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NASCAR Whelen Modified Tour

Doug Coby Plans to Make NASCAR Modified Championship Exciting

Accepting the SRX opportunity was on-brand for the six-time champion

Tom Morris Racing Photography

Don’t count Doug Coby out of the NASCAR Whelen Modified Tour championship picture just yet.

Whatever championship consequence the six-time champion created for himself was worth what he accomplished on Saturday night in winning the inaugural Superstar Racing Experience event at Stafford Motor Speedway.

Coby entered the weekend just five points behind Patrick Emerling for the championship and has very much looked like a threat to match the legendary Mike Stefanik with seven during the Tour era. In missing the race at Oswego Speedway on Saturday, he fell to eighth and 47 points behind Emerling.

At 41-years-old, Coby feels like he has enough time to match or surpass Stefanik, even if it doesn’t happen this year. But who is to say that it can’t happen with nine races remaining?

“We are in a little bit of a hole,” Coby told Short Track Scene during an SRX video conference on Wednesday. “But the important thing to remember is the owner points. That’s how they pay our purse fund.”

Coby was quick to point out the 2017 season when Ryan Preece missed two races and contended throughout the final races. His team, Ed Partridge Racing actually captured the owner’s championship that season with Preece, George Brunnhoelzl III and Jon McKennedy behind the wheel.

Chase Dowling finished eighth driving for Coby on Saturday at Oswego.

“For me as a car owner, the owner’s championship is our primary goal and we’re only a couple of points out,” Coby said. “So, if we can do that, and a guy like my buddy Justin Bonsignore ends up winning the drivers’ championship, I’d be okay with that.”

Meanwhile, Coby’s SRX triumph wasn’t about making some kind of personal statement. He isn’t expecting a phone call from Roger Penske or Rick Hendrick this week because he beat 50-year-old Tony Stewart and Greg Biffle. Yet, he also said he wouldn’t be able to show his face at Riverhead Raceway on Saturday if he looked foolish on the national stage.

“It means I can show my face on Saturday,” Coby said with a hearty laugh. “I won’t have to hide from anyone out of embarrassment. But seriously, Stafford is such a hard place to get around and it worked in my favor that I have so many laps there.”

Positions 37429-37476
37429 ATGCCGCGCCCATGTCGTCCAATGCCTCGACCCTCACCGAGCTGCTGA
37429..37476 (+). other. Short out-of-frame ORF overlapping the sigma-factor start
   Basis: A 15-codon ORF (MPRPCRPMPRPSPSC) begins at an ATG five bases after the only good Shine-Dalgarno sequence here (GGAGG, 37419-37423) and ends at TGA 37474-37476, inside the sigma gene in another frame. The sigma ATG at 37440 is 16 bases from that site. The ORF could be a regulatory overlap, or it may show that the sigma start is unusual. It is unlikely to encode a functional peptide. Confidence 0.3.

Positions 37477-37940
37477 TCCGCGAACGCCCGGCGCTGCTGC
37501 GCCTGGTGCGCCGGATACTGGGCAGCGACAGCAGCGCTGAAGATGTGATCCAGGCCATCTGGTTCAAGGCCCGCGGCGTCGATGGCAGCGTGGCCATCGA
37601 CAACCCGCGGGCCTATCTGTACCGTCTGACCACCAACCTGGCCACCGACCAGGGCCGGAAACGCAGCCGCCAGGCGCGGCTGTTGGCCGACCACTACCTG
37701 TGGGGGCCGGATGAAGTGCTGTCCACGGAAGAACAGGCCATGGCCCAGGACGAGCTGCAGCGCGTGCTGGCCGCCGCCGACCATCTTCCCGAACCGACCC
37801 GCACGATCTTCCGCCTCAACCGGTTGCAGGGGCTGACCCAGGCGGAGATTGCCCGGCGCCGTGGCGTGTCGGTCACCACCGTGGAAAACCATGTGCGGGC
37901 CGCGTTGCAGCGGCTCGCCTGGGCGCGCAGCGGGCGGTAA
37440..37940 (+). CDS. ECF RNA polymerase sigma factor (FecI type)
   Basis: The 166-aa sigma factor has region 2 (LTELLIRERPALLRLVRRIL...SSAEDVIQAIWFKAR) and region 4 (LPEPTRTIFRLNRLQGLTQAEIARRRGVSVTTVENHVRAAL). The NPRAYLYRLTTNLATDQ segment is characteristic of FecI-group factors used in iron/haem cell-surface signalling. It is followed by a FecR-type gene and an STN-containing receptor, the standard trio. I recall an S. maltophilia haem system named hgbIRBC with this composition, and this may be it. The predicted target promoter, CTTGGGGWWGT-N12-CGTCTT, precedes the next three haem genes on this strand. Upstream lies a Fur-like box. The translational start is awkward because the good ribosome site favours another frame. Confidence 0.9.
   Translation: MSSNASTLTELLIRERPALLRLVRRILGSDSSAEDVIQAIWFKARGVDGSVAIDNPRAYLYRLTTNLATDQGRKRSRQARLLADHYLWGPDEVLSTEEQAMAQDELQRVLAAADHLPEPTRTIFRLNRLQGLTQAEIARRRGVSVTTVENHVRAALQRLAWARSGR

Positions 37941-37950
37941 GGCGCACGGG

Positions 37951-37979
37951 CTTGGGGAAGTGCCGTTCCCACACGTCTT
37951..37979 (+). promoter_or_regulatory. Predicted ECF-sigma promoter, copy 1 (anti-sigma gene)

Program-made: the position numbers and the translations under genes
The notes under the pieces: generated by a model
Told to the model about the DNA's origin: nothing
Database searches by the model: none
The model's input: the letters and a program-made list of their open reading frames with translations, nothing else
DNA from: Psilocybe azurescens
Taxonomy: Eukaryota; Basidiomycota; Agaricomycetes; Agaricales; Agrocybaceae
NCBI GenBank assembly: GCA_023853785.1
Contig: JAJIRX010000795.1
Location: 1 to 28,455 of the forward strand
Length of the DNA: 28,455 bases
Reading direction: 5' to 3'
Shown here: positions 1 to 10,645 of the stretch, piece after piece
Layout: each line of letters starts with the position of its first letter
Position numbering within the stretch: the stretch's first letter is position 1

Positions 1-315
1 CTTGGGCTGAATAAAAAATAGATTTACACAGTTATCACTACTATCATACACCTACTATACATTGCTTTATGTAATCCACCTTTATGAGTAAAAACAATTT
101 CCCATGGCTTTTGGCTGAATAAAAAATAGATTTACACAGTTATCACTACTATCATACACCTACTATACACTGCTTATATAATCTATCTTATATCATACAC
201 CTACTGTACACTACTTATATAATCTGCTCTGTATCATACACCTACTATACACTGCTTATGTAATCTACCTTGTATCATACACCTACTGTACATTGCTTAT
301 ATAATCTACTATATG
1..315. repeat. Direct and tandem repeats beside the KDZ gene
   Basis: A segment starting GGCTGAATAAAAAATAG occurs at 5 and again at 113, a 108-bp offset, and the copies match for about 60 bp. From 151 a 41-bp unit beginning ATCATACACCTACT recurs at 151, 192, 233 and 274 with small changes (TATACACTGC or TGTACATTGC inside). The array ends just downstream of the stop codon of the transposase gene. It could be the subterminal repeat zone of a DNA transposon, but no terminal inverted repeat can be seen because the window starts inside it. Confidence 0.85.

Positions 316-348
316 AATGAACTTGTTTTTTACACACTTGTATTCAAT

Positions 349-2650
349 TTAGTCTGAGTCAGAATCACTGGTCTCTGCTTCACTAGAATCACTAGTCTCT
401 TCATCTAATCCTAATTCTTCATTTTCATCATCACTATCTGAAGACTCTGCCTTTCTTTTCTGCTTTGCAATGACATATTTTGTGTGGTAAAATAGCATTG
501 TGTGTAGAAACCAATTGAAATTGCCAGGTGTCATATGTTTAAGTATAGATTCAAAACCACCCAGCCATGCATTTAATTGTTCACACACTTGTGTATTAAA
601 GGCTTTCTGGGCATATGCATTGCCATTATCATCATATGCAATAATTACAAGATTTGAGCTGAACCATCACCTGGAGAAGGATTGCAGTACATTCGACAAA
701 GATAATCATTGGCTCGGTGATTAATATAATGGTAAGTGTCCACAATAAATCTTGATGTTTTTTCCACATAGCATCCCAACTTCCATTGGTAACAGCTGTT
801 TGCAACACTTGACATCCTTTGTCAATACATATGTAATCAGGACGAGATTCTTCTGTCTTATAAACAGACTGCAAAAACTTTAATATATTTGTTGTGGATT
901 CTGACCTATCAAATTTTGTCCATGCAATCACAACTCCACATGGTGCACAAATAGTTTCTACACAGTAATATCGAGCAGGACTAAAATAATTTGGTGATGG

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Beyond that, Coby has spent so much of this past decade working to establish short track racing as something to aspire to beyond the perceived status that it’s a minor league or driver development platform. In defeating 11 legendary motorsport personalities, Coby hopes he elevated his discipline, even if only a little.

“I’ve got a big mouth and I talk about short track racing a lot on social media,” Coby said. “I kind of felt like if I’m going to run my mouth, I had to make this decision to back it up and be there to represent short track modified racing. It was a no-brainer to me. Opportunities like this one don’t come around often for someone my age.”

And again, Coby hasn’t given up on the NASCAR Modified Tour driver’s championship yet, even if he’s issued everyone else a head start.

“I’ve come from much deeper back, so maybe we can make it interesting with some good finishes,” Coby said. “If those guys have problems, it’s still early enough in the season that we can scratch and claw our way back. We’re capable of making some noise. As far as I’m concerned, it just makes our season a lot more interesting.”

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Matt Weaver is the owner and founder of Short Track Scene. Weaver grew up in the sport, having raced himself before becoming a reporter in college at the University of South Alabama. He is also the associate motorsports editor of Autoweek Magazine and its website, which allows him to cover the highest levels of the sport.

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